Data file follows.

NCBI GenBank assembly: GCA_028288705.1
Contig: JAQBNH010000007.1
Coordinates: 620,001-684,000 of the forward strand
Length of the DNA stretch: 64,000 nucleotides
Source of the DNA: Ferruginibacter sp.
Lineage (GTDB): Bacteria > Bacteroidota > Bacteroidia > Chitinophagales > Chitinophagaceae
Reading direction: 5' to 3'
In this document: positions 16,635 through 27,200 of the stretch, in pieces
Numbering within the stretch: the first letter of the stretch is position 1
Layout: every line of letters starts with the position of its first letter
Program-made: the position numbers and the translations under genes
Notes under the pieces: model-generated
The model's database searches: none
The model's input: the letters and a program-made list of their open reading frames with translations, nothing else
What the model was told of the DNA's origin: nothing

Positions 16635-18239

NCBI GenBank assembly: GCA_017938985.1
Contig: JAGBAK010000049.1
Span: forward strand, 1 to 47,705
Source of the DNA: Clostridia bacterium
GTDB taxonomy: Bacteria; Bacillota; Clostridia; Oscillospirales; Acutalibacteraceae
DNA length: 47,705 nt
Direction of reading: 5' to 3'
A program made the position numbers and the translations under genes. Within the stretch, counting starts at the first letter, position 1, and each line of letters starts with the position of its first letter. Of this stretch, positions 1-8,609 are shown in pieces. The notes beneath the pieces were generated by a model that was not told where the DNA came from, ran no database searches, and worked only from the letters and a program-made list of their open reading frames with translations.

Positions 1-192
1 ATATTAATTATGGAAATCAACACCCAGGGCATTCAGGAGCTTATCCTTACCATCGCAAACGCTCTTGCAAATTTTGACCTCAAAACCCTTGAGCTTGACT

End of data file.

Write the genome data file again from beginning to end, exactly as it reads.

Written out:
NCBI GenBank assembly: GCA_028288705.1
Contig: JAQBNH010000007.1
Coordinates: 620,001-684,000 of the forward strand
Length of the DNA stretch: 64,000 nucleotides
Source of the DNA: Ferruginibacter sp.
Lineage (GTDB): Bacteria > Bacteroidota > Bacteroidia > Chitinophagales > Chitinophagaceae
Reading direction: 5' to 3'
In this document: positions 16,635 through 27,200 of the stretch, in pieces
Numbering within the stretch: the first letter of the stretch is position 1
Layout: every line of letters starts with the position of its first letter
Program-made: the position numbers and the translations under genes
Notes under the pieces: model-generated
The model's database searches: none
The model's input: the letters and a program-made list of their open reading frames with translations, nothing else
What the model was told of the DNA's origin: nothing

Positions 16635-18239

NCBI GenBank assembly: GCA_017938985.1
Contig: JAGBAK010000049.1
Span: forward strand, 1 to 47,705
Source of the DNA: Clostridia bacterium
GTDB taxonomy: Bacteria; Bacillota; Clostridia; Oscillospirales; Acutalibacteraceae
DNA length: 47,705 nt
Direction of reading: 5' to 3'
A program made the position numbers and the translations under genes. Within the stretch, counting starts at the first letter, position 1, and each line of letters starts with the position of its first letter. Of this stretch, positions 1-8,609 are shown in pieces. The notes beneath the pieces were generated by a model that was not told where the DNA came from, ran no database searches, and worked only from the letters and a program-made list of their open reading frames with translations.

Positions 1-192
1 ATATTAATTATGGAAATCAACACCCAGGGCATTCAGGAGCTTATCCTTACCATCGCAAACGCTCTTGCAAATTTTGACCTCAAAACCCTTGAGCTTGACT